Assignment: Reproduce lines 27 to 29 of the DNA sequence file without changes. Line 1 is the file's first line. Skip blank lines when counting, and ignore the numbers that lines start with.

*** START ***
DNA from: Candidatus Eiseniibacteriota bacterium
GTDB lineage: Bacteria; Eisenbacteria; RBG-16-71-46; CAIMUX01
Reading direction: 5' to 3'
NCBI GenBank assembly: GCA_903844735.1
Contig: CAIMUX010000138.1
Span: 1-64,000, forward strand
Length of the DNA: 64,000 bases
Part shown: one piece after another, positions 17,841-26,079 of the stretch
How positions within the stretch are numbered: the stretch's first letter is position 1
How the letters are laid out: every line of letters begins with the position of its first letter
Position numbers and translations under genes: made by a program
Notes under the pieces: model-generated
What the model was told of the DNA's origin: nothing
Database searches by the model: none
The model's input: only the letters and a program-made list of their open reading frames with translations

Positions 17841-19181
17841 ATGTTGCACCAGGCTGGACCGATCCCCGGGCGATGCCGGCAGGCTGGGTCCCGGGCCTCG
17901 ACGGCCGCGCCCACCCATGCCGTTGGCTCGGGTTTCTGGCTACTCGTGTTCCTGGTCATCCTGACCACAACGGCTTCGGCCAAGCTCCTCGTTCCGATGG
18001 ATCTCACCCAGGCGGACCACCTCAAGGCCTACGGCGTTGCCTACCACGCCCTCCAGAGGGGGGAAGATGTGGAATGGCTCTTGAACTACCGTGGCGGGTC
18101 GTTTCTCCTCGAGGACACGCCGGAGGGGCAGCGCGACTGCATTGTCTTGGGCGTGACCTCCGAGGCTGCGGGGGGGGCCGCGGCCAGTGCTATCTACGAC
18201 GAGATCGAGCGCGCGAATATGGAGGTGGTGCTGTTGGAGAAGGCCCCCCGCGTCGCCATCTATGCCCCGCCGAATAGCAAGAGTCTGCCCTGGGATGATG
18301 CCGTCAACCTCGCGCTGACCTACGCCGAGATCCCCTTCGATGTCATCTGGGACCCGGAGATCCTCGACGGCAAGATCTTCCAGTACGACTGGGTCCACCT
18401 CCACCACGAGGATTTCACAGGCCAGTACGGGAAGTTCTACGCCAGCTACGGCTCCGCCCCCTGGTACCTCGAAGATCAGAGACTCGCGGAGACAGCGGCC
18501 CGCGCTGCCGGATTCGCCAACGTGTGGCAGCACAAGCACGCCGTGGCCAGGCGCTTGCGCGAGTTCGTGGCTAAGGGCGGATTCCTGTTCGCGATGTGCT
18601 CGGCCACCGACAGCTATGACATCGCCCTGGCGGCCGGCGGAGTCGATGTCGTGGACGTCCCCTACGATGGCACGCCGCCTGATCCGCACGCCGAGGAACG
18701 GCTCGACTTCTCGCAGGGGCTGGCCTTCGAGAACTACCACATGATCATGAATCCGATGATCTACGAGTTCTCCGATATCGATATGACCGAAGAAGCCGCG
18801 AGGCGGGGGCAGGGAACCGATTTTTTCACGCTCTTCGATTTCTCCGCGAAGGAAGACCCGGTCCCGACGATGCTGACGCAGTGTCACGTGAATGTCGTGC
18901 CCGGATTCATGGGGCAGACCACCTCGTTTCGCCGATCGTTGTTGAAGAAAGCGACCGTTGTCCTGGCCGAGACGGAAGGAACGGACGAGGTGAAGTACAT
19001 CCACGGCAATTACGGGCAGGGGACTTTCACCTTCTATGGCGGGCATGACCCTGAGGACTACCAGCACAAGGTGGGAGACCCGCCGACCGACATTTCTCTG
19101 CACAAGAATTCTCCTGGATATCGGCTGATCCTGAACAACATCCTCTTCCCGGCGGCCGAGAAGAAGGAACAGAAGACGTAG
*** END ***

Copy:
18801 AGGCGGGGGCAGGGAACCGATTTTTTCACGCTCTTCGATTTCTCCGCGAAGGAAGACCCGGTCCCGACGATGCTGACGCAGTGTCACGTGAATGTCGTGC
18901 CCGGATTCATGGGGCAGACCACCTCGTTTCGCCGATCGTTGTTGAAGAAAGCGACCGTTGTCCTGGCCGAGACGGAAGGAACGGACGAGGTGAAGTACAT
19001 CCACGGCAATTACGGGCAGGGGACTTTCACCTTCTATGGCGGGCATGACCCTGAGGACTACCAGCACAAGGTGGGAGACCCGCCGACCGACATTTCTCTG